IIB WEEK IN REVIEW :OrthoWorx says acquisition raises state profile

2014-04-26T14:26:00Z IIB WEEK IN REVIEW :OrthoWorx says acquisition raises state profileGerry Dick Inside Indiana Business nwitimes.com
April 26, 2014 2:26 pm  • 

Warsaw-based Zimmer Holdings Inc. announced plans to acquire Biomet Inc., which is also based in the Kosciusko County city, for more than $13 billion. The deal still needs regulatory approval, but should close in the first quarter of 2015. OrthoWorx Chief Executive Officer Sheryl Conley says the acquisition solidifies Warsaw's place as "Orthopedics Capital of The World.

Deal Underscores Biomet Legacy

The blockbuster Zimmer Holdings Inc. (NYSE: ZMH) - Biomet Inc. deal marks the combination of two companies that helped make Warsaw the "Orthopedics Capital of the World." Biomet Inc. was established in 1977 and has grown into a global company with more than 10,000 employees, products in 90 countries and annual sales of more than $2.5 billion.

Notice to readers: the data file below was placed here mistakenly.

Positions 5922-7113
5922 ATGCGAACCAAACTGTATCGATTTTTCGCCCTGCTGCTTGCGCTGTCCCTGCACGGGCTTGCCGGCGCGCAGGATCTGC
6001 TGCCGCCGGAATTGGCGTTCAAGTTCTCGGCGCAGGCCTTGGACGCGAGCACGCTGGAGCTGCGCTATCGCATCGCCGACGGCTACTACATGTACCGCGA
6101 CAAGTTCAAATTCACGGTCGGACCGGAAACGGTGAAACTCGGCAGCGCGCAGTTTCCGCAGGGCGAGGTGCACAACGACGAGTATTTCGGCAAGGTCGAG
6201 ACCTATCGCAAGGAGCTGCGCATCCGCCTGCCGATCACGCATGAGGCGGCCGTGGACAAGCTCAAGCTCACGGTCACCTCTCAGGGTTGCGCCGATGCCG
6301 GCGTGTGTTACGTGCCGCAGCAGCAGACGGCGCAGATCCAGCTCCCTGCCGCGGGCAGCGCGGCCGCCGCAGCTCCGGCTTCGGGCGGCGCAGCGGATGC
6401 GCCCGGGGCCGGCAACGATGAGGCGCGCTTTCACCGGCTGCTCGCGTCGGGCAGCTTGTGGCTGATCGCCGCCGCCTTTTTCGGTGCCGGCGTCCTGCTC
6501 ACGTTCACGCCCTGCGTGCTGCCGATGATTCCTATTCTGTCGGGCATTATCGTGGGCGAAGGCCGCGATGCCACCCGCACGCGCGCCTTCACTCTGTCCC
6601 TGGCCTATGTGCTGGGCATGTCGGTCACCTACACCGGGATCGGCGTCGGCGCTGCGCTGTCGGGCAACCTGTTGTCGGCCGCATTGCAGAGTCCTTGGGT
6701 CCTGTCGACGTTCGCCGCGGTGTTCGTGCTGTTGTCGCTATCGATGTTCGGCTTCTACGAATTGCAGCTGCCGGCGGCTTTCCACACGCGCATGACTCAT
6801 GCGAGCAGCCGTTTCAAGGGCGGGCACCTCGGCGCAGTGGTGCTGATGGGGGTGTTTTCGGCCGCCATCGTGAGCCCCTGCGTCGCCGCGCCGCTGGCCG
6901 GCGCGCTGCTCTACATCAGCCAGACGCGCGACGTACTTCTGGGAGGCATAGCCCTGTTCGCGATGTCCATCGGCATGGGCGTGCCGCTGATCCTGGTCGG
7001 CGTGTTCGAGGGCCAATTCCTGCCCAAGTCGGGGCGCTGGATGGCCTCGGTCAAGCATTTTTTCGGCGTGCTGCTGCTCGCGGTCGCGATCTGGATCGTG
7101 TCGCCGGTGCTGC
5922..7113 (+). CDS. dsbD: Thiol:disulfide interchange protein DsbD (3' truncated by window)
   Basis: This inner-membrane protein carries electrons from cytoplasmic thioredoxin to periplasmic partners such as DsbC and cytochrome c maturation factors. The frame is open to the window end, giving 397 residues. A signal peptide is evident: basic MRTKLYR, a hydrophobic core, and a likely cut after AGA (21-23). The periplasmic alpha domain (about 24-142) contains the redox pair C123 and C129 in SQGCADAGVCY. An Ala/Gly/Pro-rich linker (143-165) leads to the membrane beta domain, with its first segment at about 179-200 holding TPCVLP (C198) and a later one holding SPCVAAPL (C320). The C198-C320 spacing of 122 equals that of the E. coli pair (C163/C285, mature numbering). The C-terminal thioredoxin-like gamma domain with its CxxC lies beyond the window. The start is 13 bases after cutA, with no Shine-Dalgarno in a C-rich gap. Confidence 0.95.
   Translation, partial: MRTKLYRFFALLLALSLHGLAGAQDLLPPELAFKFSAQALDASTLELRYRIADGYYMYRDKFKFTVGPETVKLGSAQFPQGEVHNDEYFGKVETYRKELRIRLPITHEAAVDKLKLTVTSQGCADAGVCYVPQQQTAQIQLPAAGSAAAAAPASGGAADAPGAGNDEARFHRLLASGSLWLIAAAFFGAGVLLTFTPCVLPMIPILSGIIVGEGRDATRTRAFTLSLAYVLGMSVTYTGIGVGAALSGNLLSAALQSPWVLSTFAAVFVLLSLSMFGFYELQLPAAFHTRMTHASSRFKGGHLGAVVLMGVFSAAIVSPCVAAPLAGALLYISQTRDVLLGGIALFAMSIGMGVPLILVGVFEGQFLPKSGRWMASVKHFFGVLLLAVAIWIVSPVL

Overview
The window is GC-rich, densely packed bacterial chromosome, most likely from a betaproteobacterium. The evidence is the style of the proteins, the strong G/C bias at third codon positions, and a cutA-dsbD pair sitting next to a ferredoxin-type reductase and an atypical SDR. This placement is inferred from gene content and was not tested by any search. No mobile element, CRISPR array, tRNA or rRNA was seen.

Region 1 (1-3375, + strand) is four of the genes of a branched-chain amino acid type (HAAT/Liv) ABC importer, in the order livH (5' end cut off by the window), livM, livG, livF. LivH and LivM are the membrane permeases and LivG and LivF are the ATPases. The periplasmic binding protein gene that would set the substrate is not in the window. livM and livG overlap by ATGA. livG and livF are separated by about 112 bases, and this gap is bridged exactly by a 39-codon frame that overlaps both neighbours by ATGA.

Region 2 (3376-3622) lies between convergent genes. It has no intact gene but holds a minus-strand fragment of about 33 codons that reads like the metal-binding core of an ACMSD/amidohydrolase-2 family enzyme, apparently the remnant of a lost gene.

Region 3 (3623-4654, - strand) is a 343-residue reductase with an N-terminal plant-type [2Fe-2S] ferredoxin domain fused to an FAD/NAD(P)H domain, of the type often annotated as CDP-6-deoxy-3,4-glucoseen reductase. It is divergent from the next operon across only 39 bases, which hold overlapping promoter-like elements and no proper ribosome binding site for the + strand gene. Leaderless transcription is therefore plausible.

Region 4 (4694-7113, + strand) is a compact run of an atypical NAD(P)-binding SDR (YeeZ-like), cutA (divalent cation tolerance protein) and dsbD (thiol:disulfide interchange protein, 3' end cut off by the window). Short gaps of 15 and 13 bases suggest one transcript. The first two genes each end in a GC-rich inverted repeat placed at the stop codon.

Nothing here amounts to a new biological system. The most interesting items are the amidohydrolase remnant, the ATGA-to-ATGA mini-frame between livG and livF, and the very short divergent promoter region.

Lechleiter: Deal 'Transformative' for Elanco

The chief executive officer of Eli Lilly and Co. says a $5.4 billion play for Novartis Animal Health will take its Greenfield-based Elanco unit "to the next level." John Lechleiter tells Inside INdiana Business the combination creating the world's second-largest animal health company will make Elanco a more prominent player in emerging markets around the globe and further help Lilly through a period of difficult patent expirations. Lechleiter believes the acquisition will be a boon for the central Indiana economy.

Several Hoosier Schools High on National List

Four high schools in Indiana are ranked among the top 500 in the country by a national publication. The annual U.S. News and World Report Best High Schools list rates more than 19,400 schools. The top 15 in the state are: the Signature School in Evansville (ranked 21 Nationally), Herron High School in Indianapolis (ranked 246 Nationally), Zionsville Community High School (ranked 290 Nationally), West Lafayette Jr./Sr. High School (ranked 370 Nationally).

Indy Looks to Prove Itself

A Visit Indy vice president says the National Rifle Association convention, going on this weekend, will be a "proving ground" for Indianapolis. Chris Gahl says the city wants to show the NRA it is a "viable destination" for the massive event in the future. The convention began Thursday with limited activities. Visit Indy estimates it will draw more than 70,000 visitors and have an economic impact of $55 million. Gahl says the NRA convention, like all events, presents unique challenges.

Downtown Focus Paying Off Statewide